Arik Hesseldahl

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With Its Buyout Battle Won, What’s Next for Dell?

Asa Mathat | D: All Things Digital

Michael Dell and the private equity firm Silver Lake today walked away with their prize, the computing company Dell, having won the approval from a significant majority of shareholders to take the company private in a $25 billion leveraged buyout.

Success for Dell as a private company — which it will be within a few months — is by no means assured. Simply put, the plan calls for Dell to double down on investments in research and development and acquisitions that will be intended to expand its reach into enterprise-focused businesses including software, services and cloud computing. The personal computer business — both consumer and business-focused — which accounts for most of Dell’s revenue will become less of a focus.

These are investments that Dell the company couldn’t make while still meeting the quarterly growth targets that public shareholders expect and demand. As Michael Dell put it on a conference call with analysts today after news of the shareholder vote was released: “… Under a new, private company structure, we’ll have the flexibility to accelerate our strategy and pursue organic and inorganic investment — without the scrutiny, quarterly targets and other limitations of operating as a public company.”

Dell hearkened back to his past, saying “we plan to go back to our roots,” with a more nimble operating model driven by what he called “the entrepreneurial spirit that made Dell one of the fastest-growing, most successful companies in history.”

He outlined a five-part strategy to make it happen: Aside from boosting R&D spending, Dell will seek to boost its sales reach by going after emerging markets and expanding its relationships with resellers. (At least part of that strategy has been shared with analysts already.)

There will also be new investments in PCs and tablets, he said. Even though the PC market has slowed down at a rate not seen in its history so far, Dell said continued participation in those markets will be “critical to our financial and cash flow models.”

In a way, Dell is facing a problem similar to that of its rival Hewlett-Packard: It needs the PC business in order to fuel its expansion into other areas. Two years ago, when that company contemplated spinning off its personal computer business, it was in order to grow its presence in enterprise, software and services. When Meg Whitman became CEO, she reversed the decision, arguing that the PC business gave the company sufficient scale to negotiate effectively with suppliers, and that it also helped cash flow.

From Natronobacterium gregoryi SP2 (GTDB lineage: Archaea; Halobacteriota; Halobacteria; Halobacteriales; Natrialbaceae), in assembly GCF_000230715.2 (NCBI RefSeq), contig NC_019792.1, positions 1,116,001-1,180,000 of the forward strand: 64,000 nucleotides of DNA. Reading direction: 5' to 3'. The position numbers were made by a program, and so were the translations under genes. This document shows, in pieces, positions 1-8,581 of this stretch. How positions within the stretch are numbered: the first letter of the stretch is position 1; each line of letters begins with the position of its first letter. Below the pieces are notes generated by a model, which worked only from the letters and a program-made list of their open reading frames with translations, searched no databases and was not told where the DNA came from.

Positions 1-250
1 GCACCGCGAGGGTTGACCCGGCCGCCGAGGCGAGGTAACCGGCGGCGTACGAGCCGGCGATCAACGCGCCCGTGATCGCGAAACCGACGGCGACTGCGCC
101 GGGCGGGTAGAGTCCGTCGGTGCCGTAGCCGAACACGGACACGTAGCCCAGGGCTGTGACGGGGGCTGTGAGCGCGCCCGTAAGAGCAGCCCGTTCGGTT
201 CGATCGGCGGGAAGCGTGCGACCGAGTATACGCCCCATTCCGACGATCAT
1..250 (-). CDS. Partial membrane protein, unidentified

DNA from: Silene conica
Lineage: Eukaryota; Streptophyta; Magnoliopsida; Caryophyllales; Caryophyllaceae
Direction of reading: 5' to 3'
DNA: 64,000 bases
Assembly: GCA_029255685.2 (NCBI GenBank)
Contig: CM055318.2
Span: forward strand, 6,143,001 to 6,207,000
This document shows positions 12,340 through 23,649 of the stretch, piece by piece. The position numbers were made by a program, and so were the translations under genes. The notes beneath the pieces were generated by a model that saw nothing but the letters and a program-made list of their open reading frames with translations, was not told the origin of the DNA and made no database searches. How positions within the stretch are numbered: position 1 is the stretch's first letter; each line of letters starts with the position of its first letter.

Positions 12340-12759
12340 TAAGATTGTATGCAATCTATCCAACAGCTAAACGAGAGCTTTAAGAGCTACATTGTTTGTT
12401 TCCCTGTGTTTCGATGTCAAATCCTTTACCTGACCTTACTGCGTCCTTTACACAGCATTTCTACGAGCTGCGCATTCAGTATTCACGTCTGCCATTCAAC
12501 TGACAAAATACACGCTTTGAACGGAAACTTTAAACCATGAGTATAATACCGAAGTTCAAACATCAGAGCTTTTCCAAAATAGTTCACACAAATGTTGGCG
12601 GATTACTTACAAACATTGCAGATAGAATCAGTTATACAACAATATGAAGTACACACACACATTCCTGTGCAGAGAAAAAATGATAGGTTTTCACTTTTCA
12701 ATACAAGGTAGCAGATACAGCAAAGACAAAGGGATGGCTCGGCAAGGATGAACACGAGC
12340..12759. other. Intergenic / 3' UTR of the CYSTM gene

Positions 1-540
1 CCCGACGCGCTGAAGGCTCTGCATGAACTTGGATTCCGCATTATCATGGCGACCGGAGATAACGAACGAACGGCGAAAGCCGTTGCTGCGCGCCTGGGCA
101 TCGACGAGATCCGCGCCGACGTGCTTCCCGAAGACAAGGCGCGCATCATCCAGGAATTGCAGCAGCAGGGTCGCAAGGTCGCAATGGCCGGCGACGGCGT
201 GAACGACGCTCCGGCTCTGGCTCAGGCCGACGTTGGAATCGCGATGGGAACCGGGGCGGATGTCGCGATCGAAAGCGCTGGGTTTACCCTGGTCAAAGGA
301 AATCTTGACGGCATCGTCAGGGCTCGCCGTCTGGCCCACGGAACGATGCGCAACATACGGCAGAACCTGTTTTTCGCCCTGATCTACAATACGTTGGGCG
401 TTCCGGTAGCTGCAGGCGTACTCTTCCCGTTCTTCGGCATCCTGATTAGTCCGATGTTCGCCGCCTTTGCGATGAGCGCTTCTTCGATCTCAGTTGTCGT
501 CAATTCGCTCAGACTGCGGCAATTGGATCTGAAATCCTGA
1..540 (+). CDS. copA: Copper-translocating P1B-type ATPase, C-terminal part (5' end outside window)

So what will success at the new Dell look like? Without the ability to review financial results, it will be hard to judge. But for a hint of how the new Dell will behave, look back to May, when in a series of interviews Michael Dell shared early results of an analyst report showing that the company had taken server business away from HP. When business is humming, expect Dell execs to take an aggressive stance and publicly poke its rivals at every turn.

Expect more acquisitions, though perhaps not at the size nor at the velocity seen in recent years. Dell has bought 20 companies in about four years, and made $5 billion worth of deals in the last year or so. CFO Brian Gladden said on a conference call today that the kind of deals anticipated will be “more complementary” to deals already done. The company is, as Gladden said today, “still digesting” some of its larger recent acquisitions. Among those are Wyse Technology, Quest Software and Compellent.

At least one reason for that is the debt the company is taking on to carry out the buyout in the first place. Gladden said on the conference call that the company will have “less than $20 billion” in debt after the close of the buyout, and that it will cost about $1.2 billion a year to service that debt. Standard & Poor’s yesterday slashed Dell’s corporate debt rating to BB- from BBB yesterday on worries that its more heavily leveraged capital structure will hold it back. Gladden seemed unworried by the amount of debt the company is taking on and described the buyout as “not an overly leveraged transaction.” He said the company could have taken on more debt, but opted not to.

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The problem with the Billionaire Savior phase of the newspaper collapse has always been that billionaires don’t tend to like the kind of authority-questioning journalism that upsets the status quo.

— Ryan Chittum, writing in the Columbia Journalism Review about the promise of Pierre Omidyar’s new media venture with Glenn Greenwald